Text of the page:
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An excerpt from www.HouseOfNames.com archives copyright © 2000 - 2016
The surname Kissane is an Anglicization of the Irish "O Ciosain," and has often been changed into the more English sounding Cashman where it is typically found in County Cork. However the Kissane spelling is still used in County Kerry, probably due to its distance from English settlements and influence. The root word "cios" roughly translates as "tribute" or "rent."
Spelling variations of this family name include: Kissane, O'Kissane, Cashman, Guissane and others.
First found in Counties Kerry and Cork (Irish: Corcaigh) the ancient Kingdom of Deis Muin (Desmond), located on the southwest coast of Ireland in the province of Munster.
This web page shows only a small excerpt of our Kissane research. Another 49 words (4 lines of text) are included under the topic Early Kissane History in all our PDF Extended History products.
More information is included under the topic Early Kissane Notables in all our PDF Extended History products.
Some of the first settlers of this family name were:
Kissane Settlers in United States in the 19th Century
- G. Kissane, who landed in San Francisco in 1852
- James Kissane, who was naturalized in Kansas in 1874
- Joseph Kissane, who was naturalized in Allegheny County, Pennsylvania in 1888
- Patrick Kissane, who was naturalized in St. Clair County, Illinois in 1894
- Patrick Kissane, who landed in St Clair County, Illinois in 1894
- Monsignor Edward J. Kissane DD, LSS (1886-1959), Irish priest, educator and Biblical Scholar
- Richard Kissane (b. 1868), Irish hurler who played for the Kerry, he won one All- Ireland medal and one Munster medal
- Paudie Kissane (b. 1980), Irish Gaelic footballer from Cork
- Eamonn Kissane (1899-1979), Irish Fianna Fáil politician, Government Chief Whip (1943–1948)
- Andy Kissane, Australian writer from Melbourne awarded the Publisher's Cup Cricket Poetry Award, the Harri Jones Memorial Prize for Poetry and the BTG-Blue Dog Poetry Reviewing prize
- Dan Kissane, author of children's books
The motto was originally a war cry or slogan. Mottoes first began to be shown with arms in the 14th and 15th centuries, but were not in general use until the 17th century. Thus the oldest coats of arms generally do not include a motto. Mottoes seldom form part of the grant of arms: Under most heraldic authorities, a motto is an optional component of the coat of arms, and can be added to or changed at will; many families have chosen not to display a motto.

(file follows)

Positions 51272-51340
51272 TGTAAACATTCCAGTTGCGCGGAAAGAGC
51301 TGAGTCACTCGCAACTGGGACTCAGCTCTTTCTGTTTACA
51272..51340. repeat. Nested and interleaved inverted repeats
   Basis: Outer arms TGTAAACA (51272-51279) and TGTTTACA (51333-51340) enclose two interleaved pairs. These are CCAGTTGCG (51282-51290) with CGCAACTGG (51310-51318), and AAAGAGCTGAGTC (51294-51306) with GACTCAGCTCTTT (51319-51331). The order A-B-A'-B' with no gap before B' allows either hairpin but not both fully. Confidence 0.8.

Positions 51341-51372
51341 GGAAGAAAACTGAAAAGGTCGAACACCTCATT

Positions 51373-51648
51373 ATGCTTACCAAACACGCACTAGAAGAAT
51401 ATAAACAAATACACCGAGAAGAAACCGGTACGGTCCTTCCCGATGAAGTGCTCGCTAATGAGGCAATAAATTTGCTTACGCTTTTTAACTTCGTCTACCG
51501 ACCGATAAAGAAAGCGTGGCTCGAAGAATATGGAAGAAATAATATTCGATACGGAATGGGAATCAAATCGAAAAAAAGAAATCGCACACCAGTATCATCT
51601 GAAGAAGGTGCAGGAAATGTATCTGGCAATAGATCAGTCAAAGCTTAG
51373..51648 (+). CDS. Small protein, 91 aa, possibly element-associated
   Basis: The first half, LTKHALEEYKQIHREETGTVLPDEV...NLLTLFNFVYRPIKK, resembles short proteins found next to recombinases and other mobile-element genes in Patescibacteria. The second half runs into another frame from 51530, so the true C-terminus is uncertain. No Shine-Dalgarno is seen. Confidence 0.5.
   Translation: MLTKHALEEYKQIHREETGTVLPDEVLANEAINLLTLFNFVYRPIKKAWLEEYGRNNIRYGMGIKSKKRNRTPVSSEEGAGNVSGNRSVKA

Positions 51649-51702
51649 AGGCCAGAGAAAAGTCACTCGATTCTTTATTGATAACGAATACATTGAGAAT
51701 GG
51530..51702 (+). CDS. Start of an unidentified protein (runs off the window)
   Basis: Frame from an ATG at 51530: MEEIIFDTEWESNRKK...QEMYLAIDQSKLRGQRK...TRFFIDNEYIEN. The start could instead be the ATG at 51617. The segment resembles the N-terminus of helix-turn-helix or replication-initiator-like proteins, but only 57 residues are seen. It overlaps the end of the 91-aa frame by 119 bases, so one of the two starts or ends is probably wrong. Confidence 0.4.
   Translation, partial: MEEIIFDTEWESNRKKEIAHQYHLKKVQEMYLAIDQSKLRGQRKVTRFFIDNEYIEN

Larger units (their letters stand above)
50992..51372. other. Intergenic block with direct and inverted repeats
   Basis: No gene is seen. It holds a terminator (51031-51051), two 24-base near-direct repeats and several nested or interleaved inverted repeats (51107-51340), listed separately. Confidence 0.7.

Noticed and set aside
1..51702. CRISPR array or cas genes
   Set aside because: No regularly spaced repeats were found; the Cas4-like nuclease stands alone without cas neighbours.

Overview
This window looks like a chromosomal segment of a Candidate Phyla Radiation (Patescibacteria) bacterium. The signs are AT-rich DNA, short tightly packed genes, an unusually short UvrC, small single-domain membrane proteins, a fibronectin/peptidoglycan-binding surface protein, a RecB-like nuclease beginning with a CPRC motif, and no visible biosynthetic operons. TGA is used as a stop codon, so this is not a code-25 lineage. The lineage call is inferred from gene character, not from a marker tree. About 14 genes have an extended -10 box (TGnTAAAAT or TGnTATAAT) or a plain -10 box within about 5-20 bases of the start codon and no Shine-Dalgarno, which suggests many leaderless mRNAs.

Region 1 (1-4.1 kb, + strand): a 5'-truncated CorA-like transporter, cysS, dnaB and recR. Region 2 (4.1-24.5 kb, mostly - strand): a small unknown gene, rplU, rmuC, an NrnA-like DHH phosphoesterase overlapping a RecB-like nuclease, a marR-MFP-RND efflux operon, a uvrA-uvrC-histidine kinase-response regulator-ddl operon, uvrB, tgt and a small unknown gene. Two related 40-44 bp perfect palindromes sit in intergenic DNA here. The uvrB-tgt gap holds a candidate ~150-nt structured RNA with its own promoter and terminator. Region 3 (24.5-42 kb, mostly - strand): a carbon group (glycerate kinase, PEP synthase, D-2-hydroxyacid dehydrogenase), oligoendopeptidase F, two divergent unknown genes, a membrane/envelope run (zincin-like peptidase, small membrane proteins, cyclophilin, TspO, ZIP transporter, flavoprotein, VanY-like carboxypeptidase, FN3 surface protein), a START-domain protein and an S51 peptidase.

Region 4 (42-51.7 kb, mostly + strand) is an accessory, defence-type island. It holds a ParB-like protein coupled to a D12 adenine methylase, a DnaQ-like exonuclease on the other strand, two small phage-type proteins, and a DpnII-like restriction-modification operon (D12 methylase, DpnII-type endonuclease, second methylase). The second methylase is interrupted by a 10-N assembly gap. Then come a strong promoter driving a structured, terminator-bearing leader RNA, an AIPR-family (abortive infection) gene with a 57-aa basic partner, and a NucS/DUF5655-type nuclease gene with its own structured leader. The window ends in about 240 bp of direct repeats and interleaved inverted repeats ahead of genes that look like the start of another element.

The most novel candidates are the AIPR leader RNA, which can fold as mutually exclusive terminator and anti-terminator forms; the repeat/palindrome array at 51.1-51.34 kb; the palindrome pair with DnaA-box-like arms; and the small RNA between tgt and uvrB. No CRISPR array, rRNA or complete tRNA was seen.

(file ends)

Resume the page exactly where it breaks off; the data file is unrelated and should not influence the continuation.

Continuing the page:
Motto: Forti et fideli nihil difficile
Motto Translation: To the brave and faithful nothing is impossible
- Harris, Ruth-Ann and B. Emer O'Keefe. The Search for Missing Friends Irish Immigrant Advertisements Placed in the Boston Pilot Volume II 1851-1853. Boston, MA: New England Historic Genealogical Society, 1991. Print.
- Passenger Lists of Vessels Arriving at Galveston Texas 1896-1951. National Archives Washington DC. Print.
- Hanks, Patricia and Flavia Hodges. A Dictionary of Surnames. Oxford: Oxford University Press, 1988. Print. (ISBN 0-19-211592-8).
- Burke, Sir Bernard. General Armory Of England, Scotland, Ireland and Wales. Ramsbury: Heraldry Today. Print.
- Bowman, George Ernest. The Mayflower Reader A Selection of Articales from The Mayflower Descendent. Baltimore: Genealogical Publishing. Print.
- Somerset Fry, Peter and Fiona Somerset Fry. A History of Ireland. New York: Barnes and Noble, 1993. Print. (ISBN 1-56619-215-3).
- Skordas, Guest. Ed. The Early Settlers of Maryland an Index to Names or Immigrants Complied from Records of Land Patents 1633-1680 in the Hall of Records Annapolis, Maryland. Baltimore: Genealogical Publishing Co., 1992. Print.
- Kennedy, Patrick. Kennedy's Book of Arms. Canterbury: Achievements, 1967. Print.
- Chadwick, Nora Kershaw and J.X.W.P Corcoran. The Celts. London: Penguin, 1970. Print. (ISBN 0140212116).
- O'Hart, John. Irish Pedigress 5th Edition in 2 Volumes. Baltimore: Genealogical Publishing, 1976. Print. (ISBN 0-8063-0737-4).
The Kissane Family Crest was acquired from the Houseofnames.com archives. The Kissane Family Crest was drawn according to heraldic standards based on published blazons. We generally include the oldest published family crest once associated with each surname.
This page was last modified on 1 November 2015 at 07:20.
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